The real “bloated bum” is the one attached to his corpulent, gross body. I live on the stretch of Broadway that he uses to cheat the toll. Next time I get shortness of breath from an asthma attack in my apartment, or that butterflies-in-the-stomach fight or flight feeling from all the honking, I’ll be able to put a face on just who I should thank. Disgusting.

    One thing I do wonder is why a congestion idea proposal that cordons off the entire city (rather than just Manhattan) was never floated by Bloomberg. Put the cordons at the Bronx/Westchester line, the Queens/Nassau Line, and at all river crossings to Jersey. This would pit the parochial outer borough pols against their suburban counterparts and reinforce the fact that the outer boroughs are part of the city and not just inner suburbs (which is how a lot of outer Borough residents believe the Manhattan elite perceives them). It would also remove the incentive for people like this guy to use neighborhood streets as cut-through routes to the CBD.

  • J

    James,

    The cordon around NYC is an interesting proposal, although it still give a free ride to the majority of car commuters who drive from the outer boroughs to Manhattan. This would drive Westchester and Long Island politicians nuts, making it harder to get through state senate and assembly but easier to get through city council. Seeing as NYC passed the original congestion pricing, it seems unlikely that the state would pass an entire city cordon.

    Here’s a better idea. NYC secedes from New York state. We bring in the most taxes for the state, yet receive the least benefits. I know Larry Littlefield has brought this up many times. We’d get bus cameras, congestion pricing, and two US senators. We could tax the hell out of Ed Fay for insisting on driving into Manhattan. We’d lose, uhh… upstate and Long Island.

  • Streetsman

    All Fay did is prove:

    1. That small increases in pricing can discourage unnecessary auto trips, meaning the fundamental theory behind congestion pricing works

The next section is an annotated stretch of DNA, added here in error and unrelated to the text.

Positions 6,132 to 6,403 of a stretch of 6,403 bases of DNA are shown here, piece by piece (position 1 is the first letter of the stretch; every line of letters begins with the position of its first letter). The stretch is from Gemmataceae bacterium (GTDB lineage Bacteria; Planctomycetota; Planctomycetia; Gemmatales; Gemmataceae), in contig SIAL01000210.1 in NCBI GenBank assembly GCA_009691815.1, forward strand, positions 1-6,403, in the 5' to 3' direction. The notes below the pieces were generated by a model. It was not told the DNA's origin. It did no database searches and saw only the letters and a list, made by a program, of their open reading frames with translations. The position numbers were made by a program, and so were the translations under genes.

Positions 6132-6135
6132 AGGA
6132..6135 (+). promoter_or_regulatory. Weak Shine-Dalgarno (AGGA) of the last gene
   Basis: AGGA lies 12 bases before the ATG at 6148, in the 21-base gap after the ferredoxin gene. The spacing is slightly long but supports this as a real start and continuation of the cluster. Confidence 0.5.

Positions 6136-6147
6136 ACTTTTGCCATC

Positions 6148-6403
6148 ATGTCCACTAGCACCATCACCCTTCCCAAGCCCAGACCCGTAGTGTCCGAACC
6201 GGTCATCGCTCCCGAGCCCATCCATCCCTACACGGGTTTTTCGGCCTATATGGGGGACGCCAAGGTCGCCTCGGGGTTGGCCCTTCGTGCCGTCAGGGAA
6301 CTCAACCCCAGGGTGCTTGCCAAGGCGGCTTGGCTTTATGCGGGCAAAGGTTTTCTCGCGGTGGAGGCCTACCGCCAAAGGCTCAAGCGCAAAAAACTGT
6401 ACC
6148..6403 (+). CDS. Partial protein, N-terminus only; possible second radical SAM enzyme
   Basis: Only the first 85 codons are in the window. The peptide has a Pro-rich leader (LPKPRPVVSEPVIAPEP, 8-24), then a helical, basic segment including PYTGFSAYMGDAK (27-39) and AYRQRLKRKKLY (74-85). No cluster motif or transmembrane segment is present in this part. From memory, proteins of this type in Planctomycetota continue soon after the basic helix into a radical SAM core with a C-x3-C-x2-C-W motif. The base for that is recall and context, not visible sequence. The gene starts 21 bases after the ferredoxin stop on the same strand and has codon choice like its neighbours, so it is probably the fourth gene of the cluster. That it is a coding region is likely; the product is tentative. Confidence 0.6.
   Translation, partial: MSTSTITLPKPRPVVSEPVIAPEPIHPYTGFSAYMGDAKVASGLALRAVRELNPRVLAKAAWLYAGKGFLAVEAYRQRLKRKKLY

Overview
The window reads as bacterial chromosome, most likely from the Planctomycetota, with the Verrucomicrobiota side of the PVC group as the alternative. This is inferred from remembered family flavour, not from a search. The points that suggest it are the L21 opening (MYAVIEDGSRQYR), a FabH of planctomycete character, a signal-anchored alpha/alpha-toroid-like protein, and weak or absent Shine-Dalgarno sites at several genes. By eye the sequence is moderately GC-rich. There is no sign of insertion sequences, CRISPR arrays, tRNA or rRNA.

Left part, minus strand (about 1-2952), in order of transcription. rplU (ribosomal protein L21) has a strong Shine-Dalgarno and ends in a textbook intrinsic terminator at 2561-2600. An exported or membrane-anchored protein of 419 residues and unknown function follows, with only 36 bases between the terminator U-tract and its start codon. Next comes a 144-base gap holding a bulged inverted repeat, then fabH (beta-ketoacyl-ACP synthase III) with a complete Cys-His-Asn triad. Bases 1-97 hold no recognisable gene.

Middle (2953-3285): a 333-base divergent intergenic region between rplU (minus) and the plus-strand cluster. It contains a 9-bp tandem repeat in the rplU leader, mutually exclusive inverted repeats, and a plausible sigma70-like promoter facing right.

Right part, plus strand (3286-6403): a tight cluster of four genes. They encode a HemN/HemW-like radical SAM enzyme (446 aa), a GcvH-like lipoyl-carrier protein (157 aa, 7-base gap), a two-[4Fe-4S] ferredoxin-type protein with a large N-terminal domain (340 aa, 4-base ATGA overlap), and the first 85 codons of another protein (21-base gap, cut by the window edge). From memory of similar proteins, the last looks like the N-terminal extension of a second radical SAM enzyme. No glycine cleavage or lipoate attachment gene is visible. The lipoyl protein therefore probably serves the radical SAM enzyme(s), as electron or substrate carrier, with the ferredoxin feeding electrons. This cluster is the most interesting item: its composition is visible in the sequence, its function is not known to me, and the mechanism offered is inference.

and

    2. That the currently untolled crossing options can and do encourage suburban commuter traffic to travel through the local streets of residential neighborhoods like the Harlem and the South Bronx, where the asthma rate is the highest in the country

    It’s amazing to me that politicians in these neighborhoods came out in vehement opposition to congestion pricing. Either they don’t get it or they don’t care.

  • They both don’t get it and don’t care. It won’t affect their re-elections.

  • vnm

    Komanoff, thanks for a great post. This is spot on.

  • Josh

    I agree with you, but you’re not going to bring many skeptics on board with made-up terms like “time pollution”.

  • gecko

    #2 ddartley, ” . . . that the heat amounts to real thermal pollution that directly contributes to global warming . . . ”

    Read in NY Times some time back that the amount of heat put out by a car in a few minutes is the on the order of that required to heat a house just to give an idea of the wasted heat.

    Regarding thermal pollution in places like New York City, the heat island effect contributes a huge amount and raises the local temperature by about ten degrees. Local lore amoung sailors on Long Island sound has it that for every acre of concrete added to New York, the afternoon winds coming from the city were delayed (or moved forward; can’t remember) by a measurable fraction of a second. Cynthia Rosenzweig might be a good contact person at Columbia’s Earth Institute and she was one of the contributors to “Managing the Megacity for Global Sustainability: The New York Metropolitan Region as an Urban Biosphere Reserve” published by the New York Academy of Sciences.

    About 6,000 times the amount of solar energy hits the earth each day that is required for our energy needs; so it seems that the heat given off by cars probably does not have much of an effect accept locally. There would be a net cooling effect if all the coal power plants were converted to solar but, from what I understand it would not be large.